To me, back then, my grandparents were not yet the collection of every loss they’d ever suffered. I never wondered that they didn’t seem to have many friends, or extended family with whom to share Sunday meals. My grandfather seemed happy enough to putter around fixing things- the light bulb that flickered here, the doorknob that was too loose there. There was always cooking, and laundering, and the fixing of things, as regular as the way some old Cuban women go to church daily.

Their little rituals seemed a comfort to me whenever I visited them. My grandfather in his white undershirt, as he walked around the yard with clipping shears. My grandmother in her flowy blouses as she stood on the tips of her toes in their sensible shoes, reaching for things on the kitchen shelves above her as she cooked the tamal en cazuela she always made on the day of my arrival. Her waist indistinguishable from her hips. Her arms two solid masses. Her stew thick with love and a desire to see me grow big and strong despite the fact that she never said as much. It always seemed that any indications of my growth irritated my mother, not just because of the expense of new clothing, but because it seemed to signal something else- a brutal departure from whatever she expected I would become in the next phase. By as early as my turning nine or ten, there was a constant bickering between us that made me grateful for the quiet space I enjoyed with my grandparents. I never felt banished to Miami so much as saved.

I would arrive in Florida and know that what would follow at my grandparents’ house would be a life of sameness and stillness with them, each moment predictable and therefore, perfect. So I was surprised when my grandfather met me at the bus stop, took my hand and said, “hija,” (he always called me “daughter”), “we’re going to the beach.”

“The beach?” I asked, dimly aware that it was not far, but that we knew no one there. Was my grandfather taking me there on an errand?

“Where’s abuela?”

“At home, packing some last things and preparing everything for lunch. We can’t check into the hotel until the afternoon.”

Hotel? My grandparents never spent money on anything, much less something resembling a vacation. I wasn’t sure if they had stayed at any hotel at all since their honeymoon in Varadero, several decades prior. But to Miami Beach we went. It turned out that we did not stay in a seafront grand hotel as I had imagined, but rather, in a modest pensión with six or seven rooms run by a couple approximately my grandparents’ age and located on a side street where one got only a whiff of ocean air from time to time. My grandmother meticulously packed food that she could make in the tiny kitchen the owners of the pensión made available to us. The whole week we stayed, we ate only one meal out that had me nervous over the cost of the breaded pork chops I ordered, though my grandfather watched with approval as I picked my plate clean. I have never again tasted pork chops like those, laced with a fatty substance that signaled prosperity and prohibition.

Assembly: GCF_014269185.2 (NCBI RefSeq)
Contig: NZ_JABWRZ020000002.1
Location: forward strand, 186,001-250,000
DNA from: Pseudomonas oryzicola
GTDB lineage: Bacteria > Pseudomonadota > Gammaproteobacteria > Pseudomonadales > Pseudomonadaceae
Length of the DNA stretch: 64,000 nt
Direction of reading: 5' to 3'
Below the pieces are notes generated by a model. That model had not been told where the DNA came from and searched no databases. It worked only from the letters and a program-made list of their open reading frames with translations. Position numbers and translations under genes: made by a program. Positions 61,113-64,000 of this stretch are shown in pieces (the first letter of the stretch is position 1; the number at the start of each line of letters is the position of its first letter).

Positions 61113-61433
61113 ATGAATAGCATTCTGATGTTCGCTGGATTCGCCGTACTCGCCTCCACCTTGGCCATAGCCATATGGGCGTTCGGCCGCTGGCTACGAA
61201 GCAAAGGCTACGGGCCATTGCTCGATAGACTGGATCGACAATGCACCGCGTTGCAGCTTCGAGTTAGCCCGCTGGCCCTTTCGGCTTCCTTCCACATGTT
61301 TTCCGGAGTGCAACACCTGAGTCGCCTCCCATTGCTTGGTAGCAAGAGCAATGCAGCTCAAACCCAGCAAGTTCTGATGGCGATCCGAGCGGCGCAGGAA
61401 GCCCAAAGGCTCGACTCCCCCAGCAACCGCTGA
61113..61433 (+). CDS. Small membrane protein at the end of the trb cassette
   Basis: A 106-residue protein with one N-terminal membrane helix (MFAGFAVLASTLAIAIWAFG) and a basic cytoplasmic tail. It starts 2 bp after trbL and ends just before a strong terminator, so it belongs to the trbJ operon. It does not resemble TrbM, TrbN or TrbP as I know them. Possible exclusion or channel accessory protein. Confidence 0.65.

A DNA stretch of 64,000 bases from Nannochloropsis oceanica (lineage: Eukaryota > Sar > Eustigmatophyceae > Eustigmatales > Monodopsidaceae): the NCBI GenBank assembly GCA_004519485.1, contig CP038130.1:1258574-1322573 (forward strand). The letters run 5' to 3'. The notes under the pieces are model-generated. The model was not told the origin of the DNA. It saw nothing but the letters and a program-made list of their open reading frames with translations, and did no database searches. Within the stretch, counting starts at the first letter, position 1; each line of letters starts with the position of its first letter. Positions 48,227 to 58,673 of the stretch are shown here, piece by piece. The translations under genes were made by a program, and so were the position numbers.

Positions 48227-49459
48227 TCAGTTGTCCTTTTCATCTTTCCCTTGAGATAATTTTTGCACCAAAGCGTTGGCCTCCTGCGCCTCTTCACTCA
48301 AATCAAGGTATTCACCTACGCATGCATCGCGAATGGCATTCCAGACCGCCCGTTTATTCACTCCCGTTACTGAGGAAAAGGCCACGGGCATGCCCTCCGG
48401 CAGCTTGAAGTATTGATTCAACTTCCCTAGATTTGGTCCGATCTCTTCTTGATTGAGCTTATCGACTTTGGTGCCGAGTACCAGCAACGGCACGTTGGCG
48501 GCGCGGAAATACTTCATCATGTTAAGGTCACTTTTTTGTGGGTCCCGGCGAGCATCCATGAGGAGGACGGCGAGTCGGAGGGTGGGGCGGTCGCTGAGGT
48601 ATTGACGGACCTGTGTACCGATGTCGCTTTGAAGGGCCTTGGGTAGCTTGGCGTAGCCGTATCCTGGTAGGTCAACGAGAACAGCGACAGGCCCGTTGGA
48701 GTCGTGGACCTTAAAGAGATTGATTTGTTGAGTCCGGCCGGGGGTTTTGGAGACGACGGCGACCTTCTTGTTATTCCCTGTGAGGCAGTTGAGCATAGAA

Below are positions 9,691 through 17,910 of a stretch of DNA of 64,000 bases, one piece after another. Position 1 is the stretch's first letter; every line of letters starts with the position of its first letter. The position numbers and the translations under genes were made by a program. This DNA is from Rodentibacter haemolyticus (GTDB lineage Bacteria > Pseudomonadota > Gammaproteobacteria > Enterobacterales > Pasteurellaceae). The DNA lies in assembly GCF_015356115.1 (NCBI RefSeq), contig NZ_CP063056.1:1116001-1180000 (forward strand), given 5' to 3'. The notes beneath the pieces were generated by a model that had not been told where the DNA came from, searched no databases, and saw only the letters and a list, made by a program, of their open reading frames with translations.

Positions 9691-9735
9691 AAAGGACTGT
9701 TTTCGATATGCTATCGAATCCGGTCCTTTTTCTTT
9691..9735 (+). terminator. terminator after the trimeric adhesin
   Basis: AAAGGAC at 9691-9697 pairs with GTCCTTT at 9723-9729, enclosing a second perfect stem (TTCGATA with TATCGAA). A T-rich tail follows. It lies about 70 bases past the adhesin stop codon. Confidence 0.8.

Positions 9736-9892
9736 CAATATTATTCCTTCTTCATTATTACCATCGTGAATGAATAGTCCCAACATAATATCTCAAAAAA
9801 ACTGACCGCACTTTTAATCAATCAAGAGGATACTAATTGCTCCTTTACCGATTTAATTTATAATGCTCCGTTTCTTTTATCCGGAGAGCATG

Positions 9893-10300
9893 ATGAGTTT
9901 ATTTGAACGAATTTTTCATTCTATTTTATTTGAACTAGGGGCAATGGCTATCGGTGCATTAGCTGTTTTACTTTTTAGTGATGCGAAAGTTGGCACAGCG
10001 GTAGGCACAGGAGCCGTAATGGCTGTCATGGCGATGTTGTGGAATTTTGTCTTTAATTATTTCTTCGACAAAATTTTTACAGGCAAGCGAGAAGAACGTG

Our days started early, because my grandparents thought the heat would ruin me. And so, swimming happened strictly between 7:30 am and 10. Before that, we had to have our coffee and toasted Cuban bread, better if the bread was dunked in the coffee, and hard boil the eggs we would eat as mid-morning snacks. My grandmother would also prepare any food we planned to have for lunch, because she hated to be in the kitchen at the same time as the owners of the pensión, who made their own lunch there every day.

After ten in the morning, we would wander around Collins Avenue, to the little stores offering cheap souvenirs and into the pharmacies that were air-conditioned. We never bought anything and had the same trivial conversations over and over again with store clerks about the weather and how long my grandparents had been living in Miami and how long I was visiting them and whether we were all having a good time together. Occasionally, my grandfather would ask a question about the craftsmanship of something or other and once even went so far as to encourage me to try on a pair of leather sandals, so that he could more thoroughly investigate them. I would have liked to have had those sandals, but didn’t dare ask my grandfather for them. 

In the quiet shade of a tiny, empty park near the pensión, always within their view, my grandparents let me sit in the afternoons to read, as long as what I was reading was in Spanish and not English. I had some classics my father had insisted I pack, translations of Jules Verne and other tomes like Lazarillo de Tormes that were deathly to my pre-teen self.  What I usually pulled out was a copy of “” magazine—widely available in Miami but not at home—whose pages full of make-up tips and boy bands were wrinkly from the humidity and from being thumbed through so much. There, my grandparents would sit apart and talk, or read the Diario de las Américas newspaper, or simply watch people walk by. I think my grandfather missed having things to tinker with, even if just for a few days, while my grandmother repeated that a vacation was precisely about this: sitting and doing nothing. In the evenings, we would walk, “taking in the fresh air” that my grandparents insisted was so good for both young and old, and the three of us were usually in a good mood then, happy that another day was nearly over and that we would be back to familiar La Sagüesera soon.